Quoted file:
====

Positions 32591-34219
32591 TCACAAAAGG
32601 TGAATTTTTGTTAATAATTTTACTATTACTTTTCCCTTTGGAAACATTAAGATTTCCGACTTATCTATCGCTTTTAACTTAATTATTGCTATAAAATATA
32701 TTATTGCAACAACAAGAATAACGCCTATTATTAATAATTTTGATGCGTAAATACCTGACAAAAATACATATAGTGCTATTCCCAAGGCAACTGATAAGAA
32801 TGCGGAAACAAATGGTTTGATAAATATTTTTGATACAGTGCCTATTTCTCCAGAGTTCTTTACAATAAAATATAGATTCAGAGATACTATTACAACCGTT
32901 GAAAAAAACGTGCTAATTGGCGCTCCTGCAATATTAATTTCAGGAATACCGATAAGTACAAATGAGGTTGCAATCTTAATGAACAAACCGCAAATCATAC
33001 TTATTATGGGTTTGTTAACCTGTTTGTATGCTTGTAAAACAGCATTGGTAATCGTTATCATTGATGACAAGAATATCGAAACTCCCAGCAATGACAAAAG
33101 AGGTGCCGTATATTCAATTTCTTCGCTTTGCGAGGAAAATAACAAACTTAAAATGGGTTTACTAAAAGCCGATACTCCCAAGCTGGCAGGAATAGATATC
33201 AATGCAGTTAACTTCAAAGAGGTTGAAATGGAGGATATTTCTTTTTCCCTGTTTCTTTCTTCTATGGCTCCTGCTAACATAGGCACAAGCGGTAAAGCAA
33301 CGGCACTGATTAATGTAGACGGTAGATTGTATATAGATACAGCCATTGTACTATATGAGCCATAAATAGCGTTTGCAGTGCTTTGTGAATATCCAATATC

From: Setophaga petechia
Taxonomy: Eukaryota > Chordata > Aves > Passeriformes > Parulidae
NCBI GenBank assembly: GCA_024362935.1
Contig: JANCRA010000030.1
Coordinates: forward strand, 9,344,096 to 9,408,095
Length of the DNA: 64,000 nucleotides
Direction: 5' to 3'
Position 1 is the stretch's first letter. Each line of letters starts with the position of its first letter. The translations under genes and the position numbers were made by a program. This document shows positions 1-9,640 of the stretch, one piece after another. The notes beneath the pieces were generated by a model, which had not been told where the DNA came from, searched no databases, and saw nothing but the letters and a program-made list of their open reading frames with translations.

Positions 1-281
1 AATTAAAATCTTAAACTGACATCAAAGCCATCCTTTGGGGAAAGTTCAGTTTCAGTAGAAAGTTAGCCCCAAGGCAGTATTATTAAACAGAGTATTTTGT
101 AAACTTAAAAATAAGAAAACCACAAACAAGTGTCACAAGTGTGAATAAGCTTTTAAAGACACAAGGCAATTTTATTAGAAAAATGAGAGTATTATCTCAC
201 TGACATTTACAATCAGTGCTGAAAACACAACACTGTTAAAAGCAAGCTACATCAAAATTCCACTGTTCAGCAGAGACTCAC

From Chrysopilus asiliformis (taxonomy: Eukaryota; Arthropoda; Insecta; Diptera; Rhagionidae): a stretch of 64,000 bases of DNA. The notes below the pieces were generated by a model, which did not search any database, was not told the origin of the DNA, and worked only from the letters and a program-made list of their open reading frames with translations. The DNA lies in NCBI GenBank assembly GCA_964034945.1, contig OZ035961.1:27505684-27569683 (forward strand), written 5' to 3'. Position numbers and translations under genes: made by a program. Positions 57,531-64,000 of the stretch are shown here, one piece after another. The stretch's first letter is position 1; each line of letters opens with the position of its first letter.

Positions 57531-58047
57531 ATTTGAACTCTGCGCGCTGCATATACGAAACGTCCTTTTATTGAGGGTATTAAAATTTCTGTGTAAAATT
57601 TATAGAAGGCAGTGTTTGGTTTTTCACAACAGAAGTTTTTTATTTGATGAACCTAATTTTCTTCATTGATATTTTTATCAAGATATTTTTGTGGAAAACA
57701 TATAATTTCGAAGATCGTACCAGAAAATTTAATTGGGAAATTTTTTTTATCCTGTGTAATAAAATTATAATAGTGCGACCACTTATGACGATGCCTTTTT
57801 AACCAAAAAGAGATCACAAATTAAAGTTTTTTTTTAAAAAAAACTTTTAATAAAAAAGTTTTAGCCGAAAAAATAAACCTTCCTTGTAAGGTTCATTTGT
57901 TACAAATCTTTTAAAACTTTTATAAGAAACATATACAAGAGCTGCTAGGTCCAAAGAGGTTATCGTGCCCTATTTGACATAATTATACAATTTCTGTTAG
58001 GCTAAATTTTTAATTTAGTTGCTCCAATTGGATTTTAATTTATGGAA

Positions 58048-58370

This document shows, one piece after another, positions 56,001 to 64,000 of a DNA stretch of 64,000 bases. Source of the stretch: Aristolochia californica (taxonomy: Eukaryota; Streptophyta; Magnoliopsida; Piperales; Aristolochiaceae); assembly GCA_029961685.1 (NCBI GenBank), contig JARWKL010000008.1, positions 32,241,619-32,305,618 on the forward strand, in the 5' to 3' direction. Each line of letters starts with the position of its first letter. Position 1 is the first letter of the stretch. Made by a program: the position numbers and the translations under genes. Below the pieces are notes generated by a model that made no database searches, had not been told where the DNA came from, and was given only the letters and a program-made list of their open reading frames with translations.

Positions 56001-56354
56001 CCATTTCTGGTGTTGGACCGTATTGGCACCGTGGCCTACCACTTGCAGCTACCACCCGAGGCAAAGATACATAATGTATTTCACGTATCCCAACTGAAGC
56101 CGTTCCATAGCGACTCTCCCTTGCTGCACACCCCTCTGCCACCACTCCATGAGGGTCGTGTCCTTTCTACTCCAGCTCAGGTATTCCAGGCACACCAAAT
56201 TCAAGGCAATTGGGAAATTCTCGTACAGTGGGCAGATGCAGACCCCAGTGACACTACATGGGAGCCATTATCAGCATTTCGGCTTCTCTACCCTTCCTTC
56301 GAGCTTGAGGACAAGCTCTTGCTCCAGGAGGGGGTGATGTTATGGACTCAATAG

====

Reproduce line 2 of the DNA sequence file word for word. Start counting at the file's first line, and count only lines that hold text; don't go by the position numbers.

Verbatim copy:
32591 TCACAAAAGG